The Japan Foundation
Performing Arts Network Japan
Contents
Presenter Interview
Training arts managers to support the activities of the multi-cultural, multi-ethnic artists of Indonesia   Jakarta's art NPO Kelola
Sato: That is how you came to publish the directory book containing arts organizations, companies, and artists in every region of Indonesia?

Kusumo: Yes, it was around the time when we started our workshops. It was really difficult to find out who were working in the many different parts of the country. Indonesia is such a big country, it is difficult to make any artistic judgment, as we cannot see all of their work. The criteria for the directory was whether the groups are active, not about the quality of their work. Once we had the information, we thought we should share it.
    The directory includes traditional and contemporary artists, all art forms, from dance, music and theater to puppetry. It took us two years to complete the work. We started research in 1998 and the directory of Indonesian Arts and Culture was first published in 2000. There were 3,600 organizations in the directory. The updated version published in 2003 has only 2,600 groups. So 1,000 groups have disappeared. I think a part of the reason was that when we made the directory in 1998 there was a big political change in Indonesia. Suharto had been president for 32 years. There had been strong control, but after that everything became free. You could do whatever you wanted. I think the change in the number is a result of that. But when we updated it in 2003, a lot of the groups were no longer active. We don’t make any more printing versions but publish it on CD-ROM and put it up on our website. So the most updated version is now on our website.

Sato: When did Kelola start to give grants to artists?

Kusumo: That was in 2001. It’s like a development of what we have been doing. We started with giving workshops to train arts managers, but where would they go? There is no institution in the country where they can apply for support. It doesn’t make any sense. So we started to give small grants. Through the arts grants artists put the things they have learned in the arts management workshop into practice. They not only have to write a proposal, but also have to do a report both narrative and financial. For many artists in Indonesia, it was their first experience.
    Corporate sponsorships don’t really ask you to write a report because they are not interested in reading the report. They are more interested in the size of the audience a production can bring. I think the process of the arts grants has been an interesting learning curve and an important educational process for the artists.

Sato: Knowing there is so little grant money from the government in Indonesia, what was the hardest thing you had to go through to start such an organization as Kelola?

Kusumo: It was easier when we started because at the time we had full support from the Ford Foundation I think it is harder to keep it going to sustain it. This will be the challenge of Kelola in the future. Support from the Ford Foundation is decreasing steadily, so we always have to diversify our sources of funding. We have also been working hard to create interest in the work we are doing and getting financial support from within Indonesia. Since last year, we have had some success on this side, and one of our programs is now supported by funds from Indonesia individuals and corporations. It is a big challenge for us because if we want to survive into the future, we need to broaden our support base from within Indonesia.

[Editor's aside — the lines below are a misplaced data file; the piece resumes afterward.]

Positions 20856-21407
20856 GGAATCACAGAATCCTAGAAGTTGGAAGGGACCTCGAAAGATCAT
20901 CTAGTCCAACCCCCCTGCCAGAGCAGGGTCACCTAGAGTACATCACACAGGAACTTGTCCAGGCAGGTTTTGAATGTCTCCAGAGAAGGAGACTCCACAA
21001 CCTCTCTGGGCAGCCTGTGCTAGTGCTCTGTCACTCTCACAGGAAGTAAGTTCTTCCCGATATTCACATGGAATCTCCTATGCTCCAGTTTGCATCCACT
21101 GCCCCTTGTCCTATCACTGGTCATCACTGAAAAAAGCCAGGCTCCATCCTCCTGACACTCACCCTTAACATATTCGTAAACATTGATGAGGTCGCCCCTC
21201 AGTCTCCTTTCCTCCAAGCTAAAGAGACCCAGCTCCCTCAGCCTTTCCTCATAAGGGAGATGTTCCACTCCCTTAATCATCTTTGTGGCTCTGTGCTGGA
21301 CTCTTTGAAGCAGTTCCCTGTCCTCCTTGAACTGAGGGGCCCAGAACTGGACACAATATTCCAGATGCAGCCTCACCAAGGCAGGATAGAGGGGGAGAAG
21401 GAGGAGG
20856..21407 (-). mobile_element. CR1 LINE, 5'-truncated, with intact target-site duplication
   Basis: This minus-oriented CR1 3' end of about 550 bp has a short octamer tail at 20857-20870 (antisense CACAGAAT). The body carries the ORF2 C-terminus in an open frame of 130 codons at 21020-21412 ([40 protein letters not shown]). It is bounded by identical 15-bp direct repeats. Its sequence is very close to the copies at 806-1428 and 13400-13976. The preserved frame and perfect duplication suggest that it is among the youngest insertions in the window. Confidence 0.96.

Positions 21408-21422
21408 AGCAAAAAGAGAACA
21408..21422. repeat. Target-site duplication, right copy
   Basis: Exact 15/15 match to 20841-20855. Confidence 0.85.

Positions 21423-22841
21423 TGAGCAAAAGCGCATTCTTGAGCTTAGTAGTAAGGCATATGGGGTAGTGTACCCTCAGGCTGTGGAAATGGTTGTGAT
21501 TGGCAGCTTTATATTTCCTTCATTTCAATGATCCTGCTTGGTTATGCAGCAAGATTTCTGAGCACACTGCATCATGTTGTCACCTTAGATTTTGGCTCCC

Sato: Do you have any other funds from abroad?

Kusumo: Besides the Ford Foundation, Kelola is supported by HIVOS, Asian Cultural Council, and Asialink Center affiliated with University of Melbourne. We work in partnership with ACC and Asialink for our international residency. The program offers fellowships for Indonesian artists or arts managers to do residency in the United States or Australia from two to six months. For the international residency, we have many visual artists and curators. There are also people from film.

Sato: About the grant giving, is the financial support coming mainly from Ford Foundation?

Kusumo: It started only with Ford, but now the Arts Grants funding is 50% from Ford and 50% from HIVOS. But arts management workshop is only supported by Ford. We have workshop only once a year now. We used to do seven times a year. But for other workshops, we collaborate with different people like ACC, Asialink, and Goethe Institute, depending on the type of workshops, who would be the biggest support. We also have a national internship program, which was started to support young managers, but now we include some artists as well. Because when young managers learn something new through a week-long workshop, they only have knowledge but there is not much place to put such knowledge to work. Initially Ford supported this, but for the last three years, it has been supported by individual donations from Indonesia. What it does is to give fellowships to fourteen Indonesians every year to work with an art organization for three months. The fellowship includes transportation fees, living expenses, insurance and an allowance to see performances and buy books, etc.

Sato: Why do you think international supporters like Ford Foundation became interested in supporting Indonesian arts?

Kusumo: Ford Foundation has had an office in Indonesia for the last 50 years, so they have had a long interest in the country. In the beginning what they funded was not culture but scholarships for people to study in the United States. Many scholars in the 70s, who then became ministers actually studied on scholarships from the Ford Foundation. I think Ford started to fund the arts in Indonesia around 1988. Many Indonesian arts groups went to perform and toured around the United States.
 
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